Dark Ages

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dark age

n.
1. Dark Ages
a. The period in Europe from the fall of Rome in the fifth century ad to the restoration of relative political stability around the year 1000; the early part of the Middle Ages.
b. The entire Middle Ages, especially when viewed as a troubled period marked by the loss of classical learning. No longer in use by historians.
2. often dark ages
a. An era of ignorance, superstition, or social chaos or repression: a novel depicting the dark ages in the aftermath of a global war.
b. The early or crude stage in the history or development of something: back in the dark ages of radio technology.
3. Dark Ages The period in the history of the universe, roughly the second 500 million years according to current cosmological models, when all matter was in the form of neutral hydrogen and helium atoms, but no stars or galaxies had formed.
American Heritage® Dictionary of the English Language, Fifth Edition. Copyright © 2016 by Houghton Mifflin Harcourt Publishing Company. Published by Houghton Mifflin Harcourt Publishing Company. All rights reserved.

Dark Ages

pl n
1. (Historical Terms) the period from about the late 5th century ad to about 1000 ad, once considered an unenlightened period
2. (Historical Terms) (occasionally) the whole medieval period
Collins English Dictionary – Complete and Unabridged, 12th Edition 2014 © HarperCollins Publishers 1991, 1994, 1998, 2000, 2003, 2006, 2007, 2009, 2011, 2014

Dark′ Ag′es


n.
1. the period in European history from about A.D. 476 to about 1000.
2. the whole of the Middle Ages, from about A.D. 476 to the Renaissance.
3. (often l.c.) a period or stage marked by repressiveness, a lack of advanced knowledge, etc.
[1720–30]
Random House Kernerman Webster's College Dictionary, © 2010 K Dictionaries Ltd. Copyright 2005, 1997, 1991 by Random House, Inc. All rights reserved.
ThesaurusAntonymsRelated WordsSynonymsLegend:
Noun1.Dark Ages - the period of history between classical antiquity and the Italian RenaissanceDark Ages - the period of history between classical antiquity and the Italian Renaissance
bloodletting - formerly used as a treatment to reduce excess blood (one of the four humors of medieval medicine)
cannon - (Middle Ages) a cylindrical piece of armor plate to protect the arm
chain armor, chain armour, chain mail, ring armor, ring armour, ring mail, mail - (Middle Ages) flexible armor made of interlinked metal rings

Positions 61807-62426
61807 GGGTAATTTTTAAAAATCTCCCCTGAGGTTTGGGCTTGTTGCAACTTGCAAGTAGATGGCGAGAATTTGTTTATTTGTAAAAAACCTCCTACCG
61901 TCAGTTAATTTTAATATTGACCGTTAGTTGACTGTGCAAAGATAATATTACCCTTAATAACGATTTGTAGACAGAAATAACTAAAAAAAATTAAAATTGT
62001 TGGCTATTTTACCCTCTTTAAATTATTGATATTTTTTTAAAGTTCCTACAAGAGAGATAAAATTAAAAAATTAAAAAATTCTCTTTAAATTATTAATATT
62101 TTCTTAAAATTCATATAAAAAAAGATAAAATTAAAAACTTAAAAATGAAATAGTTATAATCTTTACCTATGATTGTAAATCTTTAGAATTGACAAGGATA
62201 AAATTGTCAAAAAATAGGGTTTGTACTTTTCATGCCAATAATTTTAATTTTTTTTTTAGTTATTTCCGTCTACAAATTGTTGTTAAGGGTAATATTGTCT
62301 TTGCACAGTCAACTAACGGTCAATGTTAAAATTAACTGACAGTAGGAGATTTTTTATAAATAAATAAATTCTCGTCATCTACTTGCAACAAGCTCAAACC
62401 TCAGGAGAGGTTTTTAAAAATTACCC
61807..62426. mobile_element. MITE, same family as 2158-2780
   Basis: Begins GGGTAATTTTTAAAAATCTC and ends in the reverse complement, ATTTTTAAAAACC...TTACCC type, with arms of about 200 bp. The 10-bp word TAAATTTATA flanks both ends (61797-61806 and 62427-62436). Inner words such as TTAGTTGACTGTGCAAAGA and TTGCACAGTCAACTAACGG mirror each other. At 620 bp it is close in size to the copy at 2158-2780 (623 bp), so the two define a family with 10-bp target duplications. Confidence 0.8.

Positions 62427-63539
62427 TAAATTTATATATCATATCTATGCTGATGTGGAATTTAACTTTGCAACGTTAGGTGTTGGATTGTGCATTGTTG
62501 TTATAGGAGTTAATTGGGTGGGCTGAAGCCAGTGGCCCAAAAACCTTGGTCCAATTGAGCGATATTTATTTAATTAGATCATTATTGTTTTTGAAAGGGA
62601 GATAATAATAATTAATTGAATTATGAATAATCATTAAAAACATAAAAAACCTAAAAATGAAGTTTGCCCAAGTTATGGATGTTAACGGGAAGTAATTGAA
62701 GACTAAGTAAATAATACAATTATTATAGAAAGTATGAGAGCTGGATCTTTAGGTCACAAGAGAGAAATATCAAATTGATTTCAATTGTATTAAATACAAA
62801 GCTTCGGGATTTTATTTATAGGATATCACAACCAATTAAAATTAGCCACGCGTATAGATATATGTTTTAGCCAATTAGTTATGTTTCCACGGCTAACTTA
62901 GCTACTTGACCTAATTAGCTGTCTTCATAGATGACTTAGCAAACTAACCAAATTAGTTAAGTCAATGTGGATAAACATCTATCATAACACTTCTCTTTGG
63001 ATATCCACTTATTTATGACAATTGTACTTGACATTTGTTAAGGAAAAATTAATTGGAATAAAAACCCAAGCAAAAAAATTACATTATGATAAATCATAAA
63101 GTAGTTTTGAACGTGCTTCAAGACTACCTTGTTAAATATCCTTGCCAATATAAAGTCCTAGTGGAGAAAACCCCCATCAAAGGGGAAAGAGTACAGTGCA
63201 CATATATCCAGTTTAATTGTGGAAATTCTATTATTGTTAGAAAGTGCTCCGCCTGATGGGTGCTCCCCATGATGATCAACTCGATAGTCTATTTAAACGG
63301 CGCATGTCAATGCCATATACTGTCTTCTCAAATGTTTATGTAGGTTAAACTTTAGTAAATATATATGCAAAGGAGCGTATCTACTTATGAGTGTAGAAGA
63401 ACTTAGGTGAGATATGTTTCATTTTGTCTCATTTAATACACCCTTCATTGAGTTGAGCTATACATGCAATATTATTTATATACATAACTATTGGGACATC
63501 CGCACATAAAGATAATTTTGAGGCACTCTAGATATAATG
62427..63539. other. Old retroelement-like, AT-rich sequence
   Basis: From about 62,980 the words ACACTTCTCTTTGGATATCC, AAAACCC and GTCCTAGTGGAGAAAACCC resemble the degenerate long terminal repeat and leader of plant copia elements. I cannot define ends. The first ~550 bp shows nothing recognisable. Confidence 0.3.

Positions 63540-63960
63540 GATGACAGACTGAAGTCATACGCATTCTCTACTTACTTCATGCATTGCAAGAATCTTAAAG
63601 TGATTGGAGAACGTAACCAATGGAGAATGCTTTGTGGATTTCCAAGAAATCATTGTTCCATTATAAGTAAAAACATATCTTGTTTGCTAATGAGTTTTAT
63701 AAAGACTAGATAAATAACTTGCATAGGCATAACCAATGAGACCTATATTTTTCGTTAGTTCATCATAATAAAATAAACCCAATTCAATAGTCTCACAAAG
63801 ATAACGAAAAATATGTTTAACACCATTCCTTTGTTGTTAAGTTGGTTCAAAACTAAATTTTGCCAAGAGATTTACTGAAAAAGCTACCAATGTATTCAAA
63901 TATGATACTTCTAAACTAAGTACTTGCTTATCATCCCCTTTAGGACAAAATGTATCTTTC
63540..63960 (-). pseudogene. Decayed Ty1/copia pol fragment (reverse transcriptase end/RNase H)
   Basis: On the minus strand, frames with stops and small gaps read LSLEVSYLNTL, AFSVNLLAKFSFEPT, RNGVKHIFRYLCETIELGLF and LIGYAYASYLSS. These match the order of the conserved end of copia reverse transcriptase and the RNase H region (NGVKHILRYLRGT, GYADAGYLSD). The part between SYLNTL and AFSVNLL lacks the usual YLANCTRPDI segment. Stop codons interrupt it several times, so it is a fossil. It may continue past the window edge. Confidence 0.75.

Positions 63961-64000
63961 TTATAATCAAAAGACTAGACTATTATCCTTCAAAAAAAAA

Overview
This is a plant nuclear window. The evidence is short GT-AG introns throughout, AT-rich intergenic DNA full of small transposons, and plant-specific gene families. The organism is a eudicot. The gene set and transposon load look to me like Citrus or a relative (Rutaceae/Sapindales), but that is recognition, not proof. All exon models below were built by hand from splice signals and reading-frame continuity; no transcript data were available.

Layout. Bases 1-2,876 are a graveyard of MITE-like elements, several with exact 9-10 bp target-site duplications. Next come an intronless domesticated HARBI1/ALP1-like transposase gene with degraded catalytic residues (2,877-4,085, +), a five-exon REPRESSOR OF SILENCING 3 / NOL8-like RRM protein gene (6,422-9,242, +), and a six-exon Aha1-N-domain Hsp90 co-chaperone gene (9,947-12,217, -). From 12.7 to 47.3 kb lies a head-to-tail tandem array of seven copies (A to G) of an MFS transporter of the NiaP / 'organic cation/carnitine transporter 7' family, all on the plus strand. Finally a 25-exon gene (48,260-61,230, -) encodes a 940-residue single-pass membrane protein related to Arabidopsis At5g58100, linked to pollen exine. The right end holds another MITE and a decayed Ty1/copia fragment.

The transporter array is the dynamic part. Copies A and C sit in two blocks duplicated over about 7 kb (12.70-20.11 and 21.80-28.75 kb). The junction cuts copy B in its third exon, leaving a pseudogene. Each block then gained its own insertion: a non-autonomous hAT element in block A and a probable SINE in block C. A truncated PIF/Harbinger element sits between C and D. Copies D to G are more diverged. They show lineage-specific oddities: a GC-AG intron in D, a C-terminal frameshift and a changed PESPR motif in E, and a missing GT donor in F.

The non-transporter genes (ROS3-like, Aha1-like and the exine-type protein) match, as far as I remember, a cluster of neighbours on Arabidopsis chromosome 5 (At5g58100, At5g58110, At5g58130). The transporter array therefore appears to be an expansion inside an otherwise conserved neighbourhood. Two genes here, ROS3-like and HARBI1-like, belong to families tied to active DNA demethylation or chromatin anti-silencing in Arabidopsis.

habergeon - (Middle Ages) a light sleeveless coat of chain mail worn under the hauberk
miniature, illumination - painting or drawing included in a book (especially in illuminated medieval manuscripts)
pavis, pavise - (Middle Ages) a large heavy oblong shield protecting the whole body; originally carried but sometimes set up in permanent position
humour, humor - (Middle Ages) one of the four fluids in the body whose balance was believed to determine your emotional and physical state; "the humors are blood and phlegm and yellow and black bile"
Cockaigne - (Middle Ages) an imaginary land of luxury and idleness
courtly love - (Middle Ages) a highly conventionalized code of conduct for lovers
knight errantry - (Middle Ages) the code of conduct observed by a knight errant who is wandering in search of deeds of chivalry
trivium - (Middle Ages) an introductory curriculum at a medieval university involving grammar and logic and rhetoric; considered to be a triple way to eloquence
quadrivium - (Middle Ages) a higher division of the curriculum in a medieval university involving arithmetic and music and geometry and astronomy
Oberson - (Middle Ages) the king of the fairies and husband of Titania in medieval folklore
Titania - (Middle Ages) the queen of the fairies in medieval folklore
esquire - (Middle Ages) an attendant and shield bearer to a knight; a candidate for knighthood
palsgrave, palatine - (Middle Ages) the lord of a palatinate who exercised sovereign powers over his lands
Tristan, Tristram - (Middle Ages) the nephew of the king of Cornwall who (according to legend) fell in love with his uncle's bride (Iseult) after they mistakenly drank a love potion that left them eternally in love with each other
Iseult, Isolde - (Middle Ages) the bride of the king of Cornwall who (according to legend) fell in love with the king's nephew (Tristan) after they mistakenly drank a love potion that left them eternally in love with each other
helot, serf, villein - (Middle Ages) a person who is bound to the land and owned by the feudal lord
history - the aggregate of past events; "a critical time in the school's history"
Based on WordNet 3.0, Farlex clipart collection. © 2003-2012 Princeton University, Farlex Inc.
Translations

Dark Ages

npl the Dark Agesl'alto medioevo
Collins Italian Dictionary 1st Edition © HarperCollins Publishers 1995
References in periodicals archive ?
Sanskrit Vedic traditions speak of the "Kali Yuga," the final age of darkness and ignorance characterized by consciousness locked into gross matter, the environment polluted, with scarcity of clean food and water.
Renaissance Day is considered the best day in the history of Oman, when the country moved from the age of darkness to the era of light and sunshine.
'Who will hold accountable those who forced the country into the age of darkness owing to power outages,' he said, referring to the previous government not paying heed to the severe electricity crisis.
He said the Prophet Mohammad (PBUH) came to the world at a time when the whole of Arab had slumped into an age of darkness, with disbelief and oppression prevalent everywhere.